The North of South Korea

Seoraksan National Park

After visiting the two southern corners of the country, we decided to get a bowl of fresh air and head to the national parks located in the north-east corner of Korea. Including Seoul, our trip would thus bring us to the for corners of Korea. We rode all day until the bus got us to Sokcho, a harbour city a few kilometer away from the border with North Korea. The hostel manager was waiting for us and gave us a 30-min explanation of the region without stopping to breathe a single time. Our schedule for the next 2 days was thus planned by the minute thanks to him (something we somehow often experienced with Koreans).

Day 1 we explored the city, which felt rather dead, except for its lively fish market that displays sea creatures that you wouldn’t even dare to put in a horror movie – we rather opted for the marinated crispy fried chicken, kimchi pancakes and cheese dog (with optional sugar coating if you’re crazy about that). In the evening, we had an amazing dish of steamed chicken in a hot chili sauce covered in melted cheese. It burnt twice but was definitely worth it!

Day 2 we headed to the famous Seoraksan National Park, passed through the Singheungsa monastery that is said to be the oldest Zen Buddhist temple in the world, and climbed to the top of the Ulsanbawi Rock (several thousand steps up). The view from the peak was simply unbelievable, with the beautiful shapes of the mountain ridge appearing and disappearing as a sea of thick white clouds advanced and receded like a mystical tide controlled by some mischievous spirit. Having missed the opportunity to take a picture of us while the ridge was visible, we started walking down but rushed back up when the clouds cleared up again, feigning a relaxed posture although we were trying to desperately catch our breaths. ^-^
(we also had lunch at the top, probably the most scenic bento of our travels!)


Day 3 was actually added to the initial schedule because we hadn’t had enough of that beautiful national park. We took another path into a gorge, walking between peaks stretching for the skies and along pools of crystal-clear turquoise waters. The path kept climbing higher and after a few hours of walking with stupid blissful smiles on our faces, we eventually had to head back to take our comfortable bus to Seoul. At the moment we turned around, we realised we were on top of an incredibly beautiful waterfall whose thin stream ran down several hundred meters, dividing into three smaller falls, each creating a sapphire green pool before continuing its path down the valley. We stared in awe and enjoyed the view for almost an hour before reluctantly making our way back to Sokcho and heading to Seoul.


The first day we roamed around town freely, going through some of Seoul’s big markets, tried some heavily deep-fried soybean cake, walking a bit along the old city wall, the massive modern Dongdaemun Design Plaza, and through Namsam Parc to the N Seoul tower at the top. Between the thousands of lovers’ locks we did get a perspective of how friggin’ huge Seoul is (almost 10 million people).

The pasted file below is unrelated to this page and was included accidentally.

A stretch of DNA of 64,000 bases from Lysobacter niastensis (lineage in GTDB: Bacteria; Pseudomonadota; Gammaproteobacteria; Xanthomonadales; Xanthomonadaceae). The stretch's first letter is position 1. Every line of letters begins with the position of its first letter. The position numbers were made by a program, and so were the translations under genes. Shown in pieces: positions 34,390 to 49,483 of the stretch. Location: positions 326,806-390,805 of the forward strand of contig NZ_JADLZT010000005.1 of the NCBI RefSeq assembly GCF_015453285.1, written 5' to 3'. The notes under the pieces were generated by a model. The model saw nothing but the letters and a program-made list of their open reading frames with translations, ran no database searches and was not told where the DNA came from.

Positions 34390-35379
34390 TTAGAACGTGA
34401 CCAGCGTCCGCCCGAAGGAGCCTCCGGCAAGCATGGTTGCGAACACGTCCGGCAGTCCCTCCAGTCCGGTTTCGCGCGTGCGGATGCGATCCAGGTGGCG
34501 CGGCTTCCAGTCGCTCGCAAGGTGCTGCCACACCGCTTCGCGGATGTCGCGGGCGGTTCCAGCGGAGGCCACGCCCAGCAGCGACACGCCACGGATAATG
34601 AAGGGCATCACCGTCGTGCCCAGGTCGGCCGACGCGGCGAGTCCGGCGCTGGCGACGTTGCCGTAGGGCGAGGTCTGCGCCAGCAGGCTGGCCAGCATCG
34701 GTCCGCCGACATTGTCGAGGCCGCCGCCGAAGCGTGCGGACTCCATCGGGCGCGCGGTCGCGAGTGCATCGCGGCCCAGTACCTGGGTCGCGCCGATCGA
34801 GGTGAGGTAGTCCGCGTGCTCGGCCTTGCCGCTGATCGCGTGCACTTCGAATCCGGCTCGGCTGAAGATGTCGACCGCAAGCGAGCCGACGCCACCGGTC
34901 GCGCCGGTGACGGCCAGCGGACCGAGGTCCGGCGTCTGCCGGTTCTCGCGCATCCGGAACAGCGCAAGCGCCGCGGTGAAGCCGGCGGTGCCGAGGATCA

The second day was planned by the minute by Yaejoong, Quentin’s long-time friend that he hadn’t met in 10 years. We started with a small breakfast: ramen, bibimbap (a hot stone bowl of rice covered in vegetables, meat etc.), and kimbap (Korean “sushi”). Then Yaejoong and his wife took us to a guided visit to the Changdeokgung palace’s secret gardens, where the kings used to hang out when they weren’t busy trying to invade or being invaded by Japan.

We then had a light lunch (all-you-can-eat buffet with loads of delicious food; well-fitting to the Korean saying “Sang Dariga Burojidorok” – until the table’s feet break) before heading to the Bukchon Hanok village, a small neighborhood in the middle of Seoul where several Hanok style villas have been kept standing (although most are barely a 100 years old).

We took a break from history classes with a few locally produced crafts beers and waited for sunset while looking at Bubble Max doing some amazing tricks, making kids go wild.

Next was the visit of the Gyeongbokgung palace (yes, another unpronounceable name) by night, which was very nice but made us hungry again, so we decided to do what all Koreans do in such situations: go home and order a massive box of fried chicken and play Mario Kart until 3am. We ended up sleeping at their place, gladly skipping a night at our infamous hostel and did the next day what Koreans do on a hangover Sunday: take your tent, go to the park, grab beers and order fried chicken and tteok-bokki in spicy sauce. Our last day in Seoul was thus very relaxing but we were extremely happy to spend a normal day – meant as “non-traveler”. Interesting Korean fact: you are not allowed to close more than two sides of your tent in a park to make sure you’re not “doing inappropriate things”. Other relevant fact: you can have fried chicken delivered to a park or anywhere you want in Korea!

This was already the end of the Korean adventure, but before getting to the airport in the morning we quickly met another friend and gulped a few dozens dumplings that were absolutely sumptuous. One thing is for sure: Korea didn’t disappoint us!

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